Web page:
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The Global Growth of Steel

An analyst shares his views...

DR. GEORDIE MARK is a research analyst with Haywood Securities. He focuses on uranium companies involved in exploration, development and production. He joined Haywood from the junior exploration sector, where he was vice president of exploration for Cash Minerals, which concentrated on uranium and iron oxide-copper-gold targets across Canada. Prior to joining the exploration industry, Mark lectured in economic geology at Monash University, Australia, and served as an industry consultant. 

In this interview with The Gold Report he gives his view on the iron and steel markets.

The Gold Report: What can you tell us about the long-term fundamentals in the iron ore business and, ultimately, the steel business? 

Geordie Mark: The thesis there is one of global growth in steel demand resulting from continued industrialization from advancing economies, particularly China. At the moment, China produces somewhere near 45% of the world's steel.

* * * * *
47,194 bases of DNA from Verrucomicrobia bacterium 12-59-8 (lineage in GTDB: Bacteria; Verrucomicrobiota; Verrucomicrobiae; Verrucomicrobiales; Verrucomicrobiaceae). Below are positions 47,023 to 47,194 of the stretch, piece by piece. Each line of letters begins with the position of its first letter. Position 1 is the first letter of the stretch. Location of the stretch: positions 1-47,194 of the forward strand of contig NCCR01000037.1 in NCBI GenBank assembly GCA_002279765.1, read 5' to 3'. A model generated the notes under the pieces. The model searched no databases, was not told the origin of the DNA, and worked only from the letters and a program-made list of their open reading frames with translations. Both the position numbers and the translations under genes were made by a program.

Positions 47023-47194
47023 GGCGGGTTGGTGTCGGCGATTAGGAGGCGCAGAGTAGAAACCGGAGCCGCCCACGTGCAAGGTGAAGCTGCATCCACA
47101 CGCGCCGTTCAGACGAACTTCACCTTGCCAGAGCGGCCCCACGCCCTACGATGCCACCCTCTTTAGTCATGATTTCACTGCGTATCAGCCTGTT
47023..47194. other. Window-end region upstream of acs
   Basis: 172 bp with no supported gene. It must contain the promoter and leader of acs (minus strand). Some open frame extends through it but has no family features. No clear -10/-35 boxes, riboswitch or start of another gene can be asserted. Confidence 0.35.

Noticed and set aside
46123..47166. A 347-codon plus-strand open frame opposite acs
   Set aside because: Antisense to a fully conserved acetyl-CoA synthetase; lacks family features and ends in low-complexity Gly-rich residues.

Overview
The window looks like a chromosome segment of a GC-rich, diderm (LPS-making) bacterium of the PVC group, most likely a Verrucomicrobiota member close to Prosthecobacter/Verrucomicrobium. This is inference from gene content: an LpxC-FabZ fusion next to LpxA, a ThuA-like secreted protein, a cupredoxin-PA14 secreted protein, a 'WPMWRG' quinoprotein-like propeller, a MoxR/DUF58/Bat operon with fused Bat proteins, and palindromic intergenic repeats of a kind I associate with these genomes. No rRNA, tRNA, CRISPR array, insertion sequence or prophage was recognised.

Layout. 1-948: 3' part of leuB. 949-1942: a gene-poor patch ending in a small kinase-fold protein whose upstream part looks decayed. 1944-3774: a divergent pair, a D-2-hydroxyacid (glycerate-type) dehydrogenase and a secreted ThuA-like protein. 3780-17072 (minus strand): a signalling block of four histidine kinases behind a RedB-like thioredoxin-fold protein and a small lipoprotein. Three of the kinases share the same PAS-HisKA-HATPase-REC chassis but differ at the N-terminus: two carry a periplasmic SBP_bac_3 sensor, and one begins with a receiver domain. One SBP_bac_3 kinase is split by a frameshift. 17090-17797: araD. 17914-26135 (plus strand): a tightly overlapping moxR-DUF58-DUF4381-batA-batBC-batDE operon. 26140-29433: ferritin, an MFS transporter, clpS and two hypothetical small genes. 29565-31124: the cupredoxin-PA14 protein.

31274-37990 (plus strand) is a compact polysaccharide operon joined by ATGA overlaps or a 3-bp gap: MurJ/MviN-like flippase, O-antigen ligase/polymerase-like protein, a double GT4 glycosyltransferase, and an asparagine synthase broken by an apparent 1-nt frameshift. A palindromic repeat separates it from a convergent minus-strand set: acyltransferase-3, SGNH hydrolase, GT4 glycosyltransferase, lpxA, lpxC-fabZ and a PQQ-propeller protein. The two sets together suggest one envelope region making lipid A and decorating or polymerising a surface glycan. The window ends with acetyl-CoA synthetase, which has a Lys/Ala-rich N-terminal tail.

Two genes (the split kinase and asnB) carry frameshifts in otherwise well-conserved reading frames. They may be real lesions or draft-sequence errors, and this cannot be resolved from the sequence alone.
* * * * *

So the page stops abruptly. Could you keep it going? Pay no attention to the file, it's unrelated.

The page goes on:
On the back of that, India is continuing to grow its internal steel production at greater than world average rates. So, 37% of the world's population, which includes only China and India, has significant growth in its underlying steel consumption and demand. 

If you take a step back, these countries are both in the juvenile stages of their steel use. They still have a long way to go in ramping up their countrywide infrastructure requirements. This trend is expected to continue for a number of years, if not decades.

TGR: Investors commonly think of China and India as the primary drivers behind steel demand. However, I have a November 2010 report from UBS, which estimates that steel consumption this year will rise by 4.5% in Europe, 4.5% in Russia and 5% in Brazil—a little bit more than India and China. The growth forecast gets even more bullish in 2012. Are Haywood's numbers similarly robust in countries outside of China and India?

Geordie Mark: I would have to agree. China is obviously the main source of growth due to its size. For example, China's steel consumption is roughly eight times that of the US. But we are seeing significant growth from other countries, too. There are significant growth projections coming out of Europe, Russia and Brazil. The World Steel Association estimates global growth this year at 5.9% and 6% for 2012.